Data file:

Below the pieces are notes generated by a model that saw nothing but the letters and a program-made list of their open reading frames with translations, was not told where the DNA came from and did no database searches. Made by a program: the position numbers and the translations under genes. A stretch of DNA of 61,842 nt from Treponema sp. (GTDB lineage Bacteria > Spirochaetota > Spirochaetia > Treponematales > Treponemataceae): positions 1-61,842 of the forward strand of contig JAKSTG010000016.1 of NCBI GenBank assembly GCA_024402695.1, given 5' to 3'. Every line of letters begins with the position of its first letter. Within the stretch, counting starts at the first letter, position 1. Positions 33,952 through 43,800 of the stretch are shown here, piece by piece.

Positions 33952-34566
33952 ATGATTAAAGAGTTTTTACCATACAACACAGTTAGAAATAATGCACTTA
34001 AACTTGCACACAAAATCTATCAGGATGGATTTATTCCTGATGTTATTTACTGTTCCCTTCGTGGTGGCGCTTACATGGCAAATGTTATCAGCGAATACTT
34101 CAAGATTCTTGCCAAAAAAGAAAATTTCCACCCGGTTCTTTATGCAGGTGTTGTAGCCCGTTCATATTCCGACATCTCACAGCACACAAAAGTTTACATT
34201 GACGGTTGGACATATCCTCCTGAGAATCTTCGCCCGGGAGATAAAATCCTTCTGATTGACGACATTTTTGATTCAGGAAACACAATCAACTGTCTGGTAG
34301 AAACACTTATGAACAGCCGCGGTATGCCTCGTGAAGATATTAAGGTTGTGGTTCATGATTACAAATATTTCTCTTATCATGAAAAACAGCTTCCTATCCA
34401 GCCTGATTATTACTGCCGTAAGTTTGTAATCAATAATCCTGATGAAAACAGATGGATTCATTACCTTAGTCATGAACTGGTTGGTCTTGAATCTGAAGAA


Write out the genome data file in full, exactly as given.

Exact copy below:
Below the pieces are notes generated by a model that saw nothing but the letters and a program-made list of their open reading frames with translations, was not told where the DNA came from and did no database searches. Made by a program: the position numbers and the translations under genes. A stretch of DNA of 61,842 nt from Treponema sp. (GTDB lineage Bacteria > Spirochaetota > Spirochaetia > Treponematales > Treponemataceae): positions 1-61,842 of the forward strand of contig JAKSTG010000016.1 of NCBI GenBank assembly GCA_024402695.1, given 5' to 3'. Every line of letters begins with the position of its first letter. Within the stretch, counting starts at the first letter, position 1. Positions 33,952 through 43,800 of the stretch are shown here, piece by piece.

Positions 33952-34566
33952 ATGATTAAAGAGTTTTTACCATACAACACAGTTAGAAATAATGCACTTA
34001 AACTTGCACACAAAATCTATCAGGATGGATTTATTCCTGATGTTATTTACTGTTCCCTTCGTGGTGGCGCTTACATGGCAAATGTTATCAGCGAATACTT
34101 CAAGATTCTTGCCAAAAAAGAAAATTTCCACCCGGTTCTTTATGCAGGTGTTGTAGCCCGTTCATATTCCGACATCTCACAGCACACAAAAGTTTACATT
34201 GACGGTTGGACATATCCTCCTGAGAATCTTCGCCCGGGAGATAAAATCCTTCTGATTGACGACATTTTTGATTCAGGAAACACAATCAACTGTCTGGTAG
34301 AAACACTTATGAACAGCCGCGGTATGCCTCGTGAAGATATTAAGGTTGTGGTTCATGATTACAAATATTTCTCTTATCATGAAAAACAGCTTCCTATCCA
34401 GCCTGATTATTACTGCCGTAAGTTTGTAATCAATAATCCTGATGAAAACAGATGGATTCATTACCTTAGTCATGAACTGGTTGGTCTTGAATCTGAAGAA